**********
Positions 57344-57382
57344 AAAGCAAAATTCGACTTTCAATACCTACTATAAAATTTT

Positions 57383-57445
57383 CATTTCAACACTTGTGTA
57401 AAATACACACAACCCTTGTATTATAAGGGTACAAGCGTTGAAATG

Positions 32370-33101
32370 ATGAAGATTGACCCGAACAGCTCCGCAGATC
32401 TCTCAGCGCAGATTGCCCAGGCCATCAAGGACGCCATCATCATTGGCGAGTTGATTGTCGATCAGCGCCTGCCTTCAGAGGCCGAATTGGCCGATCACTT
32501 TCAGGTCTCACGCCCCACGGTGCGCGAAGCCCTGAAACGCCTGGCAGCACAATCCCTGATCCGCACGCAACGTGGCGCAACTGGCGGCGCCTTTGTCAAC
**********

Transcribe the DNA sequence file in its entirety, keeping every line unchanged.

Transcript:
Positions 57344-57382
57344 AAAGCAAAATTCGACTTTCAATACCTACTATAAAATTTT

Positions 57383-57445
57383 CATTTCAACACTTGTGTA
57401 AAATACACACAACCCTTGTATTATAAGGGTACAAGCGTTGAAATG

Positions 32370-33101
32370 ATGAAGATTGACCCGAACAGCTCCGCAGATC
32401 TCTCAGCGCAGATTGCCCAGGCCATCAAGGACGCCATCATCATTGGCGAGTTGATTGTCGATCAGCGCCTGCCTTCAGAGGCCGAATTGGCCGATCACTT
32501 TCAGGTCTCACGCCCCACGGTGCGCGAAGCCCTGAAACGCCTGGCAGCACAATCCCTGATCCGCACGCAACGTGGCGCAACTGGCGGCGCCTTTGTCAAC